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Two Studies Describe the RFID Workforce
A pair of reports released last week provides insights into the industry's emerging workforce. One says RFID vendors and integrators face a shortage of RFID professionals, while another indicates end users prefer workers with industry-specific hands-on experience.
Jun 07, 2007—Last week, the Computing Technology Industry Association (CompTIA), a nonprofit organization providing certifications for technology professionals, released the results of its annual survey of RFID technology resellers, value-added resellers, solution providers, systems integrators and others directly involved in the delivery of IT products and services. In addition, RFID Tribe, an association for RFID professionals, revealed its completion of a 60-page report on the results of a survey it conducted with 100 members currently offering or planning to soon offer RFID integration and deployment services, most based on Electronic Product Code (EPC) technology.
While the available pool of RFID talent is getting bigger, CompTIA reports, it's still not sufficient to meet the current demand for qualified RFID professionals. However, says Steve Ostrowski, CompTIA's corporate public relations manager, the degree to which the need for workers is undermining RFID technology's growth appears to be waning. Slightly less than 70 percent of CompTIA survey respondents said they believe employers currently have an insufficient pool of RFID talent from which to hire. Of that group, Ostrowski states, 68 percent indicated the lack of workers skilled in RFID is negatively impacting the adoption of the technology. "But that's down from the year before," he notes. "In last year's survey, four out of five respondents said it would hinder [RFID] adoption."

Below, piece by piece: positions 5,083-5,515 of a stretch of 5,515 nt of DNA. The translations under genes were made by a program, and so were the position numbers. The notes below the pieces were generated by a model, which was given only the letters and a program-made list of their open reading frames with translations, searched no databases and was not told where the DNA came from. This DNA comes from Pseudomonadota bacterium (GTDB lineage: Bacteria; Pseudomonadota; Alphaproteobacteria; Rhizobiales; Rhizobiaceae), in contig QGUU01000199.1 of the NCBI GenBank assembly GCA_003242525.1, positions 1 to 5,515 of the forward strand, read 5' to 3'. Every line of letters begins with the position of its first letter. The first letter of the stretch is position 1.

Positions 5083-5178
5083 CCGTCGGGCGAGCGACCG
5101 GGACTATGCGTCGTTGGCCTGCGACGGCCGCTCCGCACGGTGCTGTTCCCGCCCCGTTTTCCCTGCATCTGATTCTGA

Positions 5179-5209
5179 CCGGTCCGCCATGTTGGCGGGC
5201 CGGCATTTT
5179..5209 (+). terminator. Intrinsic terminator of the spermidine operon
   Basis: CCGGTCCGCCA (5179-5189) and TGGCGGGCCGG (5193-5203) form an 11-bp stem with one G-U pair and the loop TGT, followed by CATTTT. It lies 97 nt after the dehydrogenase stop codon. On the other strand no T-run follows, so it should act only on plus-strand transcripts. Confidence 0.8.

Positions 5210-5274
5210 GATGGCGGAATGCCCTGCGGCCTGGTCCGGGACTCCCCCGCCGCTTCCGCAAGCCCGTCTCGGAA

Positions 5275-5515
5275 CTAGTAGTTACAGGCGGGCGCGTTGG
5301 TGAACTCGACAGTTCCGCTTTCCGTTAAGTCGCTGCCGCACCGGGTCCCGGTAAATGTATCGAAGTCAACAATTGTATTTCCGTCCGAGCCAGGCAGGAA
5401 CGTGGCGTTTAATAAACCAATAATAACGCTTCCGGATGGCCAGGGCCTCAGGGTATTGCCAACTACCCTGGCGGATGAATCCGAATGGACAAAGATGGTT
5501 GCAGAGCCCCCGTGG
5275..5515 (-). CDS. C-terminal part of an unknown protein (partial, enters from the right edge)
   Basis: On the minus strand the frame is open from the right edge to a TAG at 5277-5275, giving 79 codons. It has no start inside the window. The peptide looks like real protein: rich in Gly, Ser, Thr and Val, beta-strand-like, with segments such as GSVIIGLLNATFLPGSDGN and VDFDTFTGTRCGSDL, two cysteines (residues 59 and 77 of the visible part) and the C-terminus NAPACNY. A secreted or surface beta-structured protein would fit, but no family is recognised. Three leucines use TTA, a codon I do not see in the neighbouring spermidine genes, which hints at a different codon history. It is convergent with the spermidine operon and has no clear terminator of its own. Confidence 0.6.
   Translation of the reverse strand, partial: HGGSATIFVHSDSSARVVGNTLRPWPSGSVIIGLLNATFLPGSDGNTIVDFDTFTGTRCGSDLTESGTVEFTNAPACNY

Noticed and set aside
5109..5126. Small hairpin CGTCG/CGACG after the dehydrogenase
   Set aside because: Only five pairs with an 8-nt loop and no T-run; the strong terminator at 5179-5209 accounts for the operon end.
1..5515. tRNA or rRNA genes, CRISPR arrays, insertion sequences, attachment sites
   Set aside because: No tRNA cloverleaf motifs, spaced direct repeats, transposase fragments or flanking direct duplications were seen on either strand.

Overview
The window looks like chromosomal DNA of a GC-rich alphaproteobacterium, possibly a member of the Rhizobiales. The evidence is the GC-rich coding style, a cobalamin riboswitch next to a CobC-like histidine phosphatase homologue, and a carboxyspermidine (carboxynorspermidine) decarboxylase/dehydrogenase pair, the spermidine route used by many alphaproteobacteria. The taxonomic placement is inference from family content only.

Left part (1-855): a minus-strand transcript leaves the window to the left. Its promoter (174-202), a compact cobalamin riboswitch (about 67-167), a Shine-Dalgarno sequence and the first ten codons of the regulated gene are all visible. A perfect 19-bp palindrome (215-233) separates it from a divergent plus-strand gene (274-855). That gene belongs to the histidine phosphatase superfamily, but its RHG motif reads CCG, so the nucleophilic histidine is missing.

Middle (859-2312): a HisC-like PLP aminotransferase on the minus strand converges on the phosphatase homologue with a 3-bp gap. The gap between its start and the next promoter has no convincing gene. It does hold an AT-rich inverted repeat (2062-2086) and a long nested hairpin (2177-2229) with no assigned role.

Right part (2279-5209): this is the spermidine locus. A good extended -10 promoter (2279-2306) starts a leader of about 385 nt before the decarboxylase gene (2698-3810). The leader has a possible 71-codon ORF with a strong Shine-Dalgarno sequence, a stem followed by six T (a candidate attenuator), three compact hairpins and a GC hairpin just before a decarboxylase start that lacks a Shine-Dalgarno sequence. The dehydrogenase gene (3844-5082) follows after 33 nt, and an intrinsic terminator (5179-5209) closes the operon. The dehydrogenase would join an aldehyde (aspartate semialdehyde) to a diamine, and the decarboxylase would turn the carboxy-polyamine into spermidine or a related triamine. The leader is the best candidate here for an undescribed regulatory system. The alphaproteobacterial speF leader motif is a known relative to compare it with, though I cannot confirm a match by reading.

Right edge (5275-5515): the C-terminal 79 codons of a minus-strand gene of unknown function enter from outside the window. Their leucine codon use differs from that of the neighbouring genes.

Still, opinions on the topic seem highly variable, as only 53 percent of the 2005 survey respondents who deemed the talent pool too low also considered its size a hindrance to adoption. "It's hard to say why the attitude about this is changing, because we speak with different people each year," Ostrowski adds. But it's likely that another year of experience deploying the technology is showing that factors other than talent are creating obstacles to deployment.
In another part of the survey, respondents were asked to name the top three obstacles their firms face today, in terms of growing their RFID service offerings. Those surveyed said the top obstacle is gaining customers (RFID end users). In fact, nearly half of the respondents said they have not yet completed any permanent RFID deployments. The second biggest obstacle identified was an insufficient talent pool, followed by technological problems during RFID system implementation.
The RFID Tribe report takes a broader view of the RFID industry, concentrating not just on the growth of EPC-based applications, but also on the more-established uses of the technology, from mass-transit fare systems and highway toll collection to manufacturing automation and uniform-tracking applications. Based on current RFID-related employment trends, the report predicts, the global RFID workforce will grow to 1 million people by 2017. This will include RFID professionals deploying passive supply chain applications with UHF tags, active real-time location systems for asset tracking, and near-field communication projects aimed at consumer and business applications, as well as transportation and logistics applications.
The study analyzes the current RFID workforce by function (executives, sales and marketing, engineering, research and development), as well as by segment, defined as end-users, vendors, academia, government and quasi-governmental organizations, and geography.
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